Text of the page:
When games get to a fourth in the series, things can start to get a little stale and in recent years Ubisoft have been accused, rightfully so, of copying and pasting gameplay elements across all their big franchises. So, I wasn’t expecting much originality from Far Cry 4 and, to be brutally honest, the game doesn’t bring much of that to the table. Indeed, for the first couple of hours I wasn’t entirely convinced I wasn’t playing a HD remake of the previous game in the series and so my initial impressions weren’t too good. However, once you get past the surface you’ll find that what the game lacks in creativity, it more than makes up for in sheer playability.
If you’ve played Far Cry 3 then you already know the drill. You play an everyman character (in this case Ajay Ghale) who ends up in an exotic location, is terrorised by a charismatic psychopath (in this case, a flamboyant Stewie Griffin-alike) and eventually realises that his responsibility is to clean up the region using exceptional combat skills that he probably never knew he had. You’ll explore a huge game world, checking off story missions and occasionally distracting yourself with a host of side-missions that include hunting trips, assassinations and races. The fog of the map is cleared by, you guessed it, climbing towers and you take out outposts to unlock fast travel options. This isn’t just Far Cry, it’s fundamentally Ubisoft in nature.
When Destiny came out, I was initially very impressed by the gunplay but that soon dissipated thanks to the paper-thin story, rubbish mission structure and poorly-executed looting. Far Cry 4‘s combat is way better. At times you’ll be stalking an outpost, taking out enemies one at a time with bows, throwing knives or your trusty dagger. At this point you’ll feel like Arnie in Predator, something the good Far Cry games have always excelled at.
However, when the shit hits the fan, the game gets even better. Approaching your targets with a sniper rifle, unloading your grenade launcher (one of the best toys in any game) at vehicles, laying waste with your flamethrower and flinging molotovs all over the place as a rhino headbutts the nearest vehicle at you. Far Cry 4 lets you create absolute chaos while giving you some of the most satisfying gun combat I’ve ever experienced. Be it massive battles in outposts or one of the many random encounters out in the world, the combat is exceptional. This is, in part, because of how the AI moves. They flank you, they use tactics and when caught out in the open will try to zig zag to present a moving target.
The other star here is the world itself. Set in the fictional Himalayan region of Kryat, the scenery is quite stunning but it’s how the NPCs and wildlife acts and reacts to you that really sells the illusion. It’s great to see random events just occur naturally and this kind of emergent gameplay happens often in Far Cry 4. Getting surprised by a rhino to the face or seeing an eagle pick up a pig really adds an extra layer of specialness to the game.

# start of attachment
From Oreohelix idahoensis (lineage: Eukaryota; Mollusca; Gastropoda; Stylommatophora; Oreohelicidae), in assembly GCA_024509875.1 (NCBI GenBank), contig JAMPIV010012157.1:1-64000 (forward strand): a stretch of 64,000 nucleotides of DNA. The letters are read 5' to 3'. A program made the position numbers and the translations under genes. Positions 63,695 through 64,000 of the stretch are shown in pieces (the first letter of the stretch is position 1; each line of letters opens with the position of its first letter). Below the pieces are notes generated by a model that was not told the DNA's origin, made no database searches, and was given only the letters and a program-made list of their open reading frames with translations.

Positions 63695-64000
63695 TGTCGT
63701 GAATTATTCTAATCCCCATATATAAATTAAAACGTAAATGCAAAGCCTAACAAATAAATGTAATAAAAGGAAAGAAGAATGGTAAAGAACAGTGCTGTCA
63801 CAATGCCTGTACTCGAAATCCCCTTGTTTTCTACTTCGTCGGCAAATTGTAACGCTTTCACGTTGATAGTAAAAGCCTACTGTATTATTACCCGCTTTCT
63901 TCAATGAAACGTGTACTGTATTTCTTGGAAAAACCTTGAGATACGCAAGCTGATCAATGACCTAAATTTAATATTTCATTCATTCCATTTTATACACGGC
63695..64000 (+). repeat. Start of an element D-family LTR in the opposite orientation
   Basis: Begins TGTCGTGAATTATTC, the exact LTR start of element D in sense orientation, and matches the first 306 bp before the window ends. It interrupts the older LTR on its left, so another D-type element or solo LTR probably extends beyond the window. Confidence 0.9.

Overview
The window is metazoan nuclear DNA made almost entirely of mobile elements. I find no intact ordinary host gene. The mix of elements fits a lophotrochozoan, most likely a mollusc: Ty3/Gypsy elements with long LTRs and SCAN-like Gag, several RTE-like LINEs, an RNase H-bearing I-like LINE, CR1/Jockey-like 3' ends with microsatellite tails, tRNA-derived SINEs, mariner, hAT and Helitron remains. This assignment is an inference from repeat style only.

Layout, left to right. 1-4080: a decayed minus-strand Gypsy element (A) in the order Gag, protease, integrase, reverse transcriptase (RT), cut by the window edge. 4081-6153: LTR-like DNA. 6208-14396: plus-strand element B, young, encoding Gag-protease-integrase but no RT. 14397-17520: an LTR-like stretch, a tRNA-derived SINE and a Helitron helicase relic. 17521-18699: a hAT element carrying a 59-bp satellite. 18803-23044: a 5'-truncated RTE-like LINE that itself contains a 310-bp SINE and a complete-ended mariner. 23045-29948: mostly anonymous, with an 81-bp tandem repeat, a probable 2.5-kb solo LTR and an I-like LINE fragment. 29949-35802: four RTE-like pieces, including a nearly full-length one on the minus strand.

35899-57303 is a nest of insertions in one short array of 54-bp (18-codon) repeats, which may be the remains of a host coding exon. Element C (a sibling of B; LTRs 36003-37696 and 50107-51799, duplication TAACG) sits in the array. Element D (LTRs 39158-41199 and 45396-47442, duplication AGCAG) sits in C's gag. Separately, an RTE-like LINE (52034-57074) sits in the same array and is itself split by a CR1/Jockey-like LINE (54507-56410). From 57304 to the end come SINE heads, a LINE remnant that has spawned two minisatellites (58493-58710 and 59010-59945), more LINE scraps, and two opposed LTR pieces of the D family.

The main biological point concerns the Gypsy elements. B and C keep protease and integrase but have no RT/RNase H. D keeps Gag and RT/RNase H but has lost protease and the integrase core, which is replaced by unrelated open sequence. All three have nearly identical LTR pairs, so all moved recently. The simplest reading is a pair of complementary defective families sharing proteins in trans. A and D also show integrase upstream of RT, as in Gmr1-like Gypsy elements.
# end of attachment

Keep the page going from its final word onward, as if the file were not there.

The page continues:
As with most open world games, it’s up to you how quickly you rush through the story missions. These are particularly good fun and often quite epic and include a host of larger than life characters (and thankfully none of the douchey traveller mates that you had in the previous game) but aside from that, there are loads of other ways to distract yourself. These invariably involve killing something or driving something fast but they are still fun and you can lose hours to game very easily. The game also throws in a few curve balls to keep things interesting too but I’ll leave these for you to discover.
The big budget nature of the game is certainly reflected in the presentation. The visuals are often incredible, and feature countless details that you may not even notice. Likewise the use of sound is incredible, even down to how different areas echo. The soundtrack is a little generic but not distracting, which is how things should be. The only let down is the fussy menu interface which is a product of the constant addition of complexity that Ubisoft seem to be focused on adding so far. A good example is how weapons are handled. You can buy them or get the free if you do certain things, but also you have to unlock some of them by doing missions. Others come by way of Uplay and if you have pre-order codes these often don’t tell you what you are getting and if they do, not how you then get to use them. On top of that, you’ve got the usual thing of having a map with a load of icons all over it.
None of this matters when you are just enjoying what Far Cry 4 has to offer and you’ll be using that Share button to capture the many amazing moments that happen naturally in the game. Co-op play really accentuates this as you get to create random chaos together. The game also offers PvP online play if that’s your bag. Ultimately though, you’ll probably enjoy the majority of the game as a lone wolf in an unfriendly world. Except you’ll be armed to the teeth.
I was ready to be very cynical about Far Cry 4 but so far this has been my favourite full retail game on the system (Resogun is still the best game on the PS4 though). With it’s splendid presentation, believable world and stellar gun combat, this is the best thing to come out of Ubisoft since GRAW2.